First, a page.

A Case for Wal-Mart

Last week, the Washington Business Journal reported that Wal-Mart is exploring the idea of opening a store in the District. This isn't the first time this has happened, the prospect was discussed back in 2004, with a potential site in Brookland. Now, it appears Wal-Mart has its eyes on Poplar Point in Southeast.

Wal-Mart has indicated that the move will not be possible unless it is offered some tax incentives by the District. It appears as though this is off the table for the Fenty administration. From the BizJournal piece:

“Over the last couple of years we’ve had numerous discussions about [Epperson’s] plans for his site next to Poplar Point,” [Fenty spokesperson Sean] Madigan said and added: “We’re not entertaining any subsidies to bring Wal-Mart to the city for any site.”

No subsides for any site. Fenty's developed a spine, and is putting his foot down. Say no to Wal-Mart. Say no to the big box and everything it represents.

Over at DCist, the commentariat for the most part is outraged and glad that Fenty is standing up to Wal-Mart. I loved this one from elizqueenmama, especially:
NOOOOOOOOOOOOO! Trust me, you would rather have that shell stay a shell. Building a Wal-Mart at that location [Rhode Island Avenue] would kill all chance of small locally-owned businesses opening anywhere in the area, and would further encourage the perception of the area as a crappy place you want to drive by as fast as you can. There needs to be another use for that space. NOT another big box store, please! Wal-Mart would indeed be the worst of all. It sucks the souls from people, I swear.
Yes, what depressed, under-served areas of the city need are more "locally-owned" businesses that "serve the neighborhood." More liquor stores, overpriced corner shops and check-cashing places, please.

Is Wal-Mart the perfect retailer? Absolutely not. Wal-Mart does not have a stellar reputation for its working conditions. But wouldn't a Wal-Mart in Southeast (or Northeast) be a good thing for the city?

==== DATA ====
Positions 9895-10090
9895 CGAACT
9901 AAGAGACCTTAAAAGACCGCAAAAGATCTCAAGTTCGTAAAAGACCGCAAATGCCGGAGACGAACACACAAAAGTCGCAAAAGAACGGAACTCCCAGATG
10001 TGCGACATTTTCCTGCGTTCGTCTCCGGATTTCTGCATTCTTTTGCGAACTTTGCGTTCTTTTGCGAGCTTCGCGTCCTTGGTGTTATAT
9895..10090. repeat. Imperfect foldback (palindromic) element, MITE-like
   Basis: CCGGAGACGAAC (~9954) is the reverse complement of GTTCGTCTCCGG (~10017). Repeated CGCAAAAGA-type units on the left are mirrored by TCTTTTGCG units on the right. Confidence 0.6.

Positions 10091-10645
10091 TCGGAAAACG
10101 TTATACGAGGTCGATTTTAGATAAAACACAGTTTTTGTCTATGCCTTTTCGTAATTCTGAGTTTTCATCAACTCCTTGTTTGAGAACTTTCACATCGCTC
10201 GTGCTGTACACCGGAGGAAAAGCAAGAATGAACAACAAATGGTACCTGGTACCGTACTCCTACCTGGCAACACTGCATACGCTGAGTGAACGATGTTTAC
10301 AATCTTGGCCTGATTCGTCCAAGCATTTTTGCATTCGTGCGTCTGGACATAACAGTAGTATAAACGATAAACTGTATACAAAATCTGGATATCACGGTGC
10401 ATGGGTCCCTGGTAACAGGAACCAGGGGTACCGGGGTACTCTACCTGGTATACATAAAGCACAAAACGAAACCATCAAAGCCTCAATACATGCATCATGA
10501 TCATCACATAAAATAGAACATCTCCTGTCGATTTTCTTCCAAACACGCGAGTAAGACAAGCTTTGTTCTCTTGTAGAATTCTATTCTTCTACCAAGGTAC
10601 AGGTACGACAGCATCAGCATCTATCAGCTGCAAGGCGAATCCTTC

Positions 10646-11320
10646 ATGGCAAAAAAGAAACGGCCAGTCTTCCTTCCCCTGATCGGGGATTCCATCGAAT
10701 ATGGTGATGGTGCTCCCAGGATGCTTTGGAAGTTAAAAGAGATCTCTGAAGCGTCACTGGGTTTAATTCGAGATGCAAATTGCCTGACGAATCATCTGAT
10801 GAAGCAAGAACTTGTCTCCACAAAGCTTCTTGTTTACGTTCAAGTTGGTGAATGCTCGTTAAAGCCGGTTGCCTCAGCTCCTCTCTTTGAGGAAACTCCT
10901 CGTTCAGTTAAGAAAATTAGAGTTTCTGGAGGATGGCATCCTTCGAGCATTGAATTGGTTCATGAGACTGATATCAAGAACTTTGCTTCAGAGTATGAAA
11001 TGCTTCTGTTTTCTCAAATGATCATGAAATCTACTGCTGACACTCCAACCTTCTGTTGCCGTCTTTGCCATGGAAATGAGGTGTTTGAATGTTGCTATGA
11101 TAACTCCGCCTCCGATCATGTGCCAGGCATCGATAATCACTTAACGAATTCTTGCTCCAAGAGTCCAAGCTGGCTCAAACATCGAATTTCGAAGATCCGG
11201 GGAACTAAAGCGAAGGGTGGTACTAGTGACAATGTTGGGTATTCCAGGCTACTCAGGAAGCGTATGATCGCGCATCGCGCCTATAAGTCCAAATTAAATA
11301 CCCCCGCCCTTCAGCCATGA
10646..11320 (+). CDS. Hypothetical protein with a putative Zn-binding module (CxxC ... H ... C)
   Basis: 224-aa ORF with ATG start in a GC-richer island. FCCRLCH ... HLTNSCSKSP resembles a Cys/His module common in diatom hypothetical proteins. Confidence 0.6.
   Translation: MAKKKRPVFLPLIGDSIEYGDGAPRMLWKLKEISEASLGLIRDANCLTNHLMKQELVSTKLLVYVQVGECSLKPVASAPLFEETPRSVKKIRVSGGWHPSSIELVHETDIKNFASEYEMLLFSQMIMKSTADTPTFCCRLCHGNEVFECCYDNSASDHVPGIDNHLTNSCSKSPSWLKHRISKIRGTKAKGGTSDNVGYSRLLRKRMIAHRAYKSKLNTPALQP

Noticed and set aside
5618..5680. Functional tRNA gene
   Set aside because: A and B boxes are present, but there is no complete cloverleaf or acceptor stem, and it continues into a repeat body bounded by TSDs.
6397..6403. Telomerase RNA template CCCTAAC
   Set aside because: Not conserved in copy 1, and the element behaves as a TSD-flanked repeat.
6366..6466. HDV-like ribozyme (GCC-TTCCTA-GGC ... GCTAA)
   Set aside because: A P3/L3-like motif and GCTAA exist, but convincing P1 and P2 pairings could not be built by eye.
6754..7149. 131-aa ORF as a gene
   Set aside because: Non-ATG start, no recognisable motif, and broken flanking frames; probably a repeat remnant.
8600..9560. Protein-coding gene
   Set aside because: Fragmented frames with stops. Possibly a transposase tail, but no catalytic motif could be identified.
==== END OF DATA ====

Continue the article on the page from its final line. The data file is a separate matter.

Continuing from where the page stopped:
Let's look at what a Wal-Mart would provide. Immediately there would be construction jobs to build the store. After completion, there would be hundreds of jobs created to staff the store.

Wal-Mart hopes to build a fairly large store it seems, so it would likely include a grocery component. Let's see, what's so bad about low-cost food? Wal-Mart is the nation's largest grocery store, and they have been investing in more organic choices. A Wal-Mart in the eastern part of the city could provide many, many, residents with lower-cost, (possibly) healthier foods. Coupled with the low-cost pharmacy and other goods, a Wal-Mart that was easily accessible would be invaluable to many of the District's residents, especially many lower income residents.

In 2004, Brookland residents were worried about a Wal-Mart killing local businesses. Let's really look at that. Are some mom-and-pop retailers at risk when a low-cost big box store comes to town? Absolutely. In my neighborhood, for example, in the last two years two new grocery stores have opened. Harris Teeter and the Target. Have some small "local" grocery stores suffered. Maybe. Do I care? Not particularly. If a corner market's business model is to seriously overcharge what are mostly lower income customers, I feel very little pity. These small stores create little, if any, jobs and charge astronomically high prices compared to Safeway, Giant, Target or Wal-Mart. These places are not a good deal. It's not their fault, they can't get the same price for goods that the big chains can. But for everyone except the owners, the prices they charge are too high. Should residents feel an obligation to subsidize a business with an unsustainable model just because they are "locally owned?" Take a walk to your corner store, and see the price of milk. Compare that to Safeway. It's ridiculous. Don't tell me that these stores are vital to our community.

I used to work for a small business. I worked for an independent hardware retailer when the Target opened. There was some concern that we would lose business. We probably did lose a bit of business. What did we do? We aimed to be as efficient as possible and further improve customer service. Make the shopping experience better at our store than at Target. Businesses that provide a viable and valuable alternative will survive. Businesses that likely shouldn't even exist (e.g. most corner markets) will suffer.

There are great portions of the District that are vastly under-served by business. Wal-Mart thrives in these environments. Bringing a Wal-Mart to the city would make a lot of things a lot more affordable for a lot of people. Wal-Mart should not be off the table.

The city jumped at getting Target to move to Columbia Heights. Just read Jim Graham's web site, talking about passing emergency TIF measures to ensure Target came to D.C. What does the city get out of the deal? A parking lot that no one uses. How surprising that a parking lot next to a Metro station in a walkable area isn't used very much. Target is a big box that put a lot of pressure on businesses in Columbia Heights, Mount Pleasant and Adams Morgan. The area has survived (and even thrived, perhaps), though. Mount Pleasant had shuttered shops before and will continue to until some serious efforts are made at promoting more commercial development.